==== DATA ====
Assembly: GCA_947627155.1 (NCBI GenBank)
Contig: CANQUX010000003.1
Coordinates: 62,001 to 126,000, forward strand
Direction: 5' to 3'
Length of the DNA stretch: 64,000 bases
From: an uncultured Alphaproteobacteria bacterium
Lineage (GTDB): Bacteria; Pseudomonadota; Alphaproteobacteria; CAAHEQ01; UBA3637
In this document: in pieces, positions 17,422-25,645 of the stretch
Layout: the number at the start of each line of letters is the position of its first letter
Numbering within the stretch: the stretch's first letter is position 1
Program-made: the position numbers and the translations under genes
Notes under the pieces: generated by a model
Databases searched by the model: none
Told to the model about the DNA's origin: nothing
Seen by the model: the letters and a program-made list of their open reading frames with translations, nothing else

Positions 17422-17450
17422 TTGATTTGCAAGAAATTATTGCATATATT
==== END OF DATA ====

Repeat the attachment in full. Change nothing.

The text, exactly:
Assembly: GCA_947627155.1 (NCBI GenBank)
Contig: CANQUX010000003.1
Coordinates: 62,001 to 126,000, forward strand
Direction: 5' to 3'
Length of the DNA stretch: 64,000 bases
From: an uncultured Alphaproteobacteria bacterium
Lineage (GTDB): Bacteria; Pseudomonadota; Alphaproteobacteria; CAAHEQ01; UBA3637
In this document: in pieces, positions 17,422-25,645 of the stretch
Layout: the number at the start of each line of letters is the position of its first letter
Numbering within the stretch: the stretch's first letter is position 1
Program-made: the position numbers and the translations under genes
Notes under the pieces: generated by a model
Databases searched by the model: none
Told to the model about the DNA's origin: nothing
Seen by the model: the letters and a program-made list of their open reading frames with translations, nothing else

Positions 17422-17450
17422 TTGATTTGCAAGAAATTATTGCATATATT